Population data are generally provided by state census organisations at the pre- defined census enumeration units. However, these datasets very are often required at user- defined spatial units that differ from the census output levels. A number of population estimation techniques have been developed to address these problems. This article is one of those attempts aimed at improving county level population estimates by using spatial disaggregation models with support of buildings characteristic, derived from national topographic database, and average area of a flat. The experimental gridded population surface was created for Opatów county, sparsely populated rural region located in Central Poland. The method relies on geolocation of population counts in buildings, taking into account the building volume and structural building type and then aggregation the people total in 1 km quadrilateral grid. The overall quality of population distribution surface expressed by the mean of RMSE equals 9 persons, and the MAE equals 0.01. We also discovered that nearly 20% of total county area is unpopulated and 80% of people lived on 33% of the county territory.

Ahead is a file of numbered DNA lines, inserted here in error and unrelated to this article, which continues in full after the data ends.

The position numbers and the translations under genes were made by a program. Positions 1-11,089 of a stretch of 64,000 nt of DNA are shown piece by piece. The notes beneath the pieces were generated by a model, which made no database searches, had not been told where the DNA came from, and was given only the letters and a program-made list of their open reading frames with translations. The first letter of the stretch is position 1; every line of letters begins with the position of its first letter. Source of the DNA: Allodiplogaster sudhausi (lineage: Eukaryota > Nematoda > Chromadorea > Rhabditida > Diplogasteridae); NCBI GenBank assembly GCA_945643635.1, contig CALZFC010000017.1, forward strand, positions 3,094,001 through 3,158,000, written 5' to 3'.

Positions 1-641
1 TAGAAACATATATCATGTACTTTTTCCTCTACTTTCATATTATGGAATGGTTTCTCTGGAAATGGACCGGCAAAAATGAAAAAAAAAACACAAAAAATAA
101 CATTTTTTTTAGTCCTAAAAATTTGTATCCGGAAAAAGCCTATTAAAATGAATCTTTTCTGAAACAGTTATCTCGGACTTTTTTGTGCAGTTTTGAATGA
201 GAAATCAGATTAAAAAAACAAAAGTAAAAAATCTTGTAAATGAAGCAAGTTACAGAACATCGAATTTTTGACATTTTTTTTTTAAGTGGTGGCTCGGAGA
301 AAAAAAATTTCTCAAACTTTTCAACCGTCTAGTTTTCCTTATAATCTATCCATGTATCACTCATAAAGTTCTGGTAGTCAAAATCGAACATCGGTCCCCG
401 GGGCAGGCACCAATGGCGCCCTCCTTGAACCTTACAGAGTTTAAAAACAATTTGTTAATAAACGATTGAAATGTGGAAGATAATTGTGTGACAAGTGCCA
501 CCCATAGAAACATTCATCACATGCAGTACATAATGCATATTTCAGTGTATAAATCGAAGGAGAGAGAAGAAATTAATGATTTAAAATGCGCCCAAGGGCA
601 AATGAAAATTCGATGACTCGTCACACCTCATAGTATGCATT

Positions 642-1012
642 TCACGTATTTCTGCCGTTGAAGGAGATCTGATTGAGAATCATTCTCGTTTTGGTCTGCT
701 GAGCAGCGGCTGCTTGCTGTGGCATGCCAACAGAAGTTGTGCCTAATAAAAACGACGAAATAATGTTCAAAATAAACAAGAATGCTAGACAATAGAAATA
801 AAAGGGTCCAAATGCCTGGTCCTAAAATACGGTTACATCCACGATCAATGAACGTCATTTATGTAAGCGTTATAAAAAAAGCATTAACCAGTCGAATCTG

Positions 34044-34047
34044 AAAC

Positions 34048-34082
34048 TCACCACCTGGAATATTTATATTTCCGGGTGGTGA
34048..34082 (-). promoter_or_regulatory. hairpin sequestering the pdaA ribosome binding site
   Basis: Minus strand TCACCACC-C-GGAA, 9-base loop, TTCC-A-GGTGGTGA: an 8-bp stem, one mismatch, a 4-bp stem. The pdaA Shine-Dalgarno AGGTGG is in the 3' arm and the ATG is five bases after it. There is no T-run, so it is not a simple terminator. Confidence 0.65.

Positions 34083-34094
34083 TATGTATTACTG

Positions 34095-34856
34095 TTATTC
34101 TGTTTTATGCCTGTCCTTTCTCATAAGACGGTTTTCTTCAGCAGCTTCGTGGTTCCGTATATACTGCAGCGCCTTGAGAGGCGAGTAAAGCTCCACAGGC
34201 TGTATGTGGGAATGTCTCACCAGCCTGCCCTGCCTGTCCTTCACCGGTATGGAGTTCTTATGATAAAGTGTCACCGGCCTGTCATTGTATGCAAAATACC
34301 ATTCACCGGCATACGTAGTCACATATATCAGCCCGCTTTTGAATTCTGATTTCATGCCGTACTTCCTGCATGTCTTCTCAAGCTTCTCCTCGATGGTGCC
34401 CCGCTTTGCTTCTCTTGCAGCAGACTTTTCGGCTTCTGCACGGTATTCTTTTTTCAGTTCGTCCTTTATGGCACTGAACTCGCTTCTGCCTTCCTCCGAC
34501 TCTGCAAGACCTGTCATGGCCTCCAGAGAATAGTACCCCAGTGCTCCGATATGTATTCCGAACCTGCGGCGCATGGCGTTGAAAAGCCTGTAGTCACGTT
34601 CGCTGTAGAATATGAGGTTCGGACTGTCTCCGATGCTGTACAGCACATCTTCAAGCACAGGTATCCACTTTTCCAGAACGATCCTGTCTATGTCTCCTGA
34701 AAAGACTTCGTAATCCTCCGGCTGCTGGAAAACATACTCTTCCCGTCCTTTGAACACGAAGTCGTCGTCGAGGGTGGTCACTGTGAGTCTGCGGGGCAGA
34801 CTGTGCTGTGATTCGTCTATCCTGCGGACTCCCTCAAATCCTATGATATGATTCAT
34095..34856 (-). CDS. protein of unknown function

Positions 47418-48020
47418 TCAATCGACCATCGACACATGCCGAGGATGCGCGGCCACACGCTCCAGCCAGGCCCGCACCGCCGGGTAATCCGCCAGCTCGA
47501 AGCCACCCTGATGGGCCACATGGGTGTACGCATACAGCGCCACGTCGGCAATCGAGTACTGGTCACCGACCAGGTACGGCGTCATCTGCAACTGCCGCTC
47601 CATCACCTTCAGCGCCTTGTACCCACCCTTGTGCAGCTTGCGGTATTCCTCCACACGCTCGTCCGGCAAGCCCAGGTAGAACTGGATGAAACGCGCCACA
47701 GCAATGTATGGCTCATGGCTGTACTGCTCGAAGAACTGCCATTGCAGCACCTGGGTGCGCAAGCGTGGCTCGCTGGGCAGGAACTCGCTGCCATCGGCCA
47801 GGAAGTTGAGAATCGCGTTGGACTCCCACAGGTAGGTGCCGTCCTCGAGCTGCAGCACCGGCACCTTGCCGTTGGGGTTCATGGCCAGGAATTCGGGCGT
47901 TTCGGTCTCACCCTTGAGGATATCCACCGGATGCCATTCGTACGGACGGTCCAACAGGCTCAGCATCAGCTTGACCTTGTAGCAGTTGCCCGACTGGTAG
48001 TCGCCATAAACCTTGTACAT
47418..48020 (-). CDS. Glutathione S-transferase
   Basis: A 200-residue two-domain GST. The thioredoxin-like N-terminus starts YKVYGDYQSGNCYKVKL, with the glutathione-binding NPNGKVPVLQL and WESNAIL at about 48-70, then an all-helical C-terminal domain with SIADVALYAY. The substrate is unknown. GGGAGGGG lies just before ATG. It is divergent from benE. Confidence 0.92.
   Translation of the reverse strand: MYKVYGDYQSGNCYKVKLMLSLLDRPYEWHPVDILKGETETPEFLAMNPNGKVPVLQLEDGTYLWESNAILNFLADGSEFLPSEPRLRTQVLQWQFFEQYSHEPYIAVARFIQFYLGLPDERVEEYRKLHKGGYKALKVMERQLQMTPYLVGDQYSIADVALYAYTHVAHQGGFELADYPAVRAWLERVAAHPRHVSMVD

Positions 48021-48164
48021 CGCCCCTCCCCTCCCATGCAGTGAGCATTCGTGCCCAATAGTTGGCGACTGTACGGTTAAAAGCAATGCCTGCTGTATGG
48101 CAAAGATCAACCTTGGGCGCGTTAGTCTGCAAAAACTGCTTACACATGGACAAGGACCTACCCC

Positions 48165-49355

Population density varies sharply from place to place on the whole territory of Poland. The largest number of people per 1 km2 is 21,531, while uninhabited areas account for about 48% of the country. Such uneven, non-Gaussian distribution of the data causes some difficulty in choosing the classification method in geometric choropleth maps. A thorough evaluation of a geometric choropleth map of population data is not possible using only traditional indicators such as the Tabular Accuracy Index (TAI). That is why the aim of the article is to develop an innovative index based on distance analysis and neighbour analysis of grid cells. Two indexes have been suggested in this paper: the Spatial Distance Index (SDI) and the Spatial Contiguity Index (SCI). The paper discusses the use of five classification methods to evaluate choropleth maps of population data, like head-tail breaks, natural breaks, equal intervals, quantile, and geometrical intervals. A comprehensive assessment of such geometric choropleth maps is also done. The research was conducted for the whole territory of Poland, using data from the 2011 National Census of Population and Housing. Population data are presented in the 1km grid. The results of the analysis are shown on thematic maps. A compatibility of the choropleth maps with urban-rural typology of the OECD (Organisation for Economic Co-operation and Development) was also checked.